• Felix,

      This from you:

      “It has long been known that publishing is a Parreto-ish business: the bulk of the profits come from a handful of fast selling titles while the bulk of the floor space is taken up by slow movers. Which means the productive floor space in a typical bookstore is but a fraction of the total.”

      Reminds me of this from Elmore Leonard’s Ten Rules of Writing:

      “10. Try to leave out the parts that readers tend to skip.”

      🙂

      • Easier said than done but Amazon has the data for both the parts readers skip and the books they don’t skip.

    • Felix,

      [Amazon] have the data of who buys what where . . . .

      Data are data and, without more, meaningless, but Amazon puts statisticians and programmers to work pulling useful information out of the data they have. They are not working with representative samples. They use population samples, which means the fit for their uses is perfect.

      If I worked for Amazon, I would lie awake at night thinking about new ways to pull information out of these data. I think Amazon has dived into only the shallows of their ocean of data, but even that little puts the Bezos Brothers giant strides ahead of their competition. I do not think B&N can even find the beach.

      • Agreed on all counts.
        I was just pointing out that having the data is the first step.

        And the more data you collect the higher the fidelity of the models that emerge.

        Note that while Amazon may indeed have a *goal* of hundreds of stores they are only *planning* for a few dozen. Because they need more data on how the B&M customer is different from the online shopper. Some think that is the *only* reason Amazon is doing the store(s). Or at least the primary reason.

        What they have so far, though, lets them leverage their available floor space to maximize sales by focusing on the titles most likely to please the customers and create brand loyalty. As the experiment moves forward they’ll learn more about in-store traffic patterns, repeat buyers, which B&M buyers move to online, etc.

        They’ll also learn about the store format itself. I have no doubt we’ll see an Amazon Books 2.0 fairly soon. We might even see a variety of store formats including at least one very small store suitable for strip malls. I doubt they are about to lock themselves in to the one model this early.

        The data collection is just starting.

        • @ Felix

          Yeah. Collecting the data, then doing something useful with it.

          Big Pub fails on both counts. Too bad…

  4. “This executive feared that, rather than expanding the book market, a chain of Amazon bookstores would make it even harder for B&N to survive—and the survival of B&N is one of all publishers’ top priorities.”

    Is anyone aware of anything concrete the Big Five (or the AAP) or trad publishers generally, are doing or have actually done to show that the “survival of B&N” is one of their top priorities?

    I know there’s been some reform in wholesale pricing (deeper discounts) for stores (or purchases) that give up the automatically-acceptable returns policy. I don’t know if that is actually used by B&N or not.

    But that’s literally all I can think of.

    • Don’t forget “vilifying Amazon” and “trying to get the feds to nuke Amazon”.

      Just don’t expect them to provide any tangible ($$$) support.

      Mostly because the medium and smaller publishers can’t afford it and the big ones that can afford it won’t be allowed to by their overlords. As is, the only thing saving Manhattan from the angst of yet another wave of “redundancies” is the dramatic drop of the euro vs the dollar in 2015 that let them turn 10-12% decline in dollar revenues into 3-5% euro revenue increases.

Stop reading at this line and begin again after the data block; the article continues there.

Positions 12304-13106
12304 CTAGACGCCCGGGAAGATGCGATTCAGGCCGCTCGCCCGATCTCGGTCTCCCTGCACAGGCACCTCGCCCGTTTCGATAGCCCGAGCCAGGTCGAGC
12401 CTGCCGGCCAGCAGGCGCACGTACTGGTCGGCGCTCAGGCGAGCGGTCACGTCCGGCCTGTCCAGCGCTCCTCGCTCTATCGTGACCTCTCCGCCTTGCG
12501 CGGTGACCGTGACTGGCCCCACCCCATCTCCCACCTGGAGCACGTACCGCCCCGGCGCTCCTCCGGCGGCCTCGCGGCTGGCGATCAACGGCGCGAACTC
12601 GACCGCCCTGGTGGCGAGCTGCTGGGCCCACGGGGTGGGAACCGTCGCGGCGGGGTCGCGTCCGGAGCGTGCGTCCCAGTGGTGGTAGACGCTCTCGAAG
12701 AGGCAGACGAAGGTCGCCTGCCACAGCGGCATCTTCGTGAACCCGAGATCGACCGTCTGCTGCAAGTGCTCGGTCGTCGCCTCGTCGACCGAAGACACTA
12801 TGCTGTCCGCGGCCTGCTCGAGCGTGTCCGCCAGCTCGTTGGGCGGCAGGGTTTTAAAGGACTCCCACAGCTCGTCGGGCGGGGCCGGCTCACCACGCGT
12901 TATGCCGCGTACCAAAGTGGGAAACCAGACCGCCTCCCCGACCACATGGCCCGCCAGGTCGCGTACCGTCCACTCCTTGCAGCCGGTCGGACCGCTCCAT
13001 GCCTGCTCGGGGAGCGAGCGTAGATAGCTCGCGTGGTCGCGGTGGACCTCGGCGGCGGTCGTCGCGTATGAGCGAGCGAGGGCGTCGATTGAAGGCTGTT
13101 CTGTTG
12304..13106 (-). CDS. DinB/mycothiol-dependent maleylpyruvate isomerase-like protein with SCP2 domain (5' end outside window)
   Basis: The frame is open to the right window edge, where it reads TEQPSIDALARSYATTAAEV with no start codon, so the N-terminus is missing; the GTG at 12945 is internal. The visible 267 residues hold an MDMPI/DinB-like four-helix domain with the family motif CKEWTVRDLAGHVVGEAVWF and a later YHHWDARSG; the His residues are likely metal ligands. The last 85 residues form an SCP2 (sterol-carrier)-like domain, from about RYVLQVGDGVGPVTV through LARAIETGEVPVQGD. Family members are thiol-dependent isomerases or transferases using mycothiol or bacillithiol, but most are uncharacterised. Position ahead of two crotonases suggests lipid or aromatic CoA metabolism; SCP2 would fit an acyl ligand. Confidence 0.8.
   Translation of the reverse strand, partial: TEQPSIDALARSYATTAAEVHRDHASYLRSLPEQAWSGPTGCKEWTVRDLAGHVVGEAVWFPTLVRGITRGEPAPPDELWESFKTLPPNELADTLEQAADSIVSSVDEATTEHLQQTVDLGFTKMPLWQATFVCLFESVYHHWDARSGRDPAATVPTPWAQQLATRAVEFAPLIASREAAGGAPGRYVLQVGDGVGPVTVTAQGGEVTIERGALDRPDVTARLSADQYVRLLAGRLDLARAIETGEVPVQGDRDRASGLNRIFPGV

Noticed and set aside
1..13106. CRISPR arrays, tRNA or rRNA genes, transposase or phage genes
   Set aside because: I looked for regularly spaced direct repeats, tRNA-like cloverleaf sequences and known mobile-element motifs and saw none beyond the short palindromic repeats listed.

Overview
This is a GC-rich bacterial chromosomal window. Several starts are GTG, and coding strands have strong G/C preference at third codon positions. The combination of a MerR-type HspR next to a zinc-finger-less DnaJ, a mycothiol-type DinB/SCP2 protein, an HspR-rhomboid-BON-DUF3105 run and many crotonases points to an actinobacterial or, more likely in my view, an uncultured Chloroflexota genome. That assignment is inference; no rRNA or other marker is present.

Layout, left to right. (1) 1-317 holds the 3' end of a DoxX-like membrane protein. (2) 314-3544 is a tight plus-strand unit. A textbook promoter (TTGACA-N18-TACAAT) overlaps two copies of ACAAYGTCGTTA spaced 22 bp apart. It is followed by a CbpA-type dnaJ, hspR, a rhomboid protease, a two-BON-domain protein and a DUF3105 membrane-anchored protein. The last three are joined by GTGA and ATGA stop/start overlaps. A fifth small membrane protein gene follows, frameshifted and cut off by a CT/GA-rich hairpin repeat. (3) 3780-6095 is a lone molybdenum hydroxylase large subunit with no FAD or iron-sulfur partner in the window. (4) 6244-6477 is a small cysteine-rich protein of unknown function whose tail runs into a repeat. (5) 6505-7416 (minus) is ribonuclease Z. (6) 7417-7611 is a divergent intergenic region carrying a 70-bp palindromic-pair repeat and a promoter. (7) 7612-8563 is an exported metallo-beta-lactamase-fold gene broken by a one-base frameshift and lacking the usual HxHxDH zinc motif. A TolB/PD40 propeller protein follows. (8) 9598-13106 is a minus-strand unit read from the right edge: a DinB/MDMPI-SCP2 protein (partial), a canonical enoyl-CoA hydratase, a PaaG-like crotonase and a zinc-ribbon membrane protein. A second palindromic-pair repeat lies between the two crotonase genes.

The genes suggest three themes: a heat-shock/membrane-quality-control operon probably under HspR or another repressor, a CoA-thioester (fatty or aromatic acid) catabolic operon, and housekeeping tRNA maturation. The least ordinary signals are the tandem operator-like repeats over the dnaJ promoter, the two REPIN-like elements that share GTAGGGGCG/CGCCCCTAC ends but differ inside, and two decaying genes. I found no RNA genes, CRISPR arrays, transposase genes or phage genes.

If B&N should find itself in chapter 11 reorganization in the next couple of years they shouldn’t expect anything different that Borders got: a kick in the rear into chapter 7 liquidation.

      (And a lot of tsk-tsking and hand-wringing.)

      • If B&N should find itself in chapter 11 reorganization in the next couple of years they shouldn’t expect anything different that Borders got: a kick in the rear into chapter 7 liquidation.

        In the bidness, those are called Chapter 18s: 11s that roll over into 7s.

    • They went agency on ebooks to prop up their paper sales, though Amazon is making fools of them on that front too.

      Anything they try to do to promote books — other than giving B&N money — helps Amazon as well …

  5. I can see Jeff Bezos sitting in his office saying, “you want to make these idiots freak? Let’s start a rumor we’re going to open bookstores. Fifty bucks says Douglas Preston needs a new set of shorts after.”

    • And then, somebody calls up a spreadsheet and says: “Actually, it doesn’t have to *stay* a rumor…”

  6. Got to love the comments at the original article.

  7. I’m glad Amazon is expanding to a physical store. While e-books are taking hold more and more, many people still read print books. They might do well opening smaller locations in certain places instead of just doing big box stores.

  8. The worst thing about this rumor is it’s getting up the hopes of local communities. DH and I were out running errands this afternoon, and the local radio station news reader repeated this “news”. He then added that an Amazon store in the town’s dying mall would revitalize the area.

    It made me want to cry.

  9. Prediction: in twenty years, Amazon will be considered the savior of big publishing against some new threat, just like Barnes and Noble, which gutted the independent bookstores back in the nineties, is now seen as the savior of big publishing against Amazon.

  10. if “the books are sold at a reasonable price, not as loss leaders, so that everybody is competing on a fair basis.”

    What’s wrong with loss leaders?

  11. Want an Amazon store close by? That means you will be paying sales tax on all the online stuff you buy from Amazon.

  12. Funny, it sounds as if trad publishers don’t really want to sell any books… at least if they come in a box with Amazon printed on it. So of course, an Amazon store must be bad news.

    I wish they’d walk their talk and stop selling through Amazon. Indies would have a field day.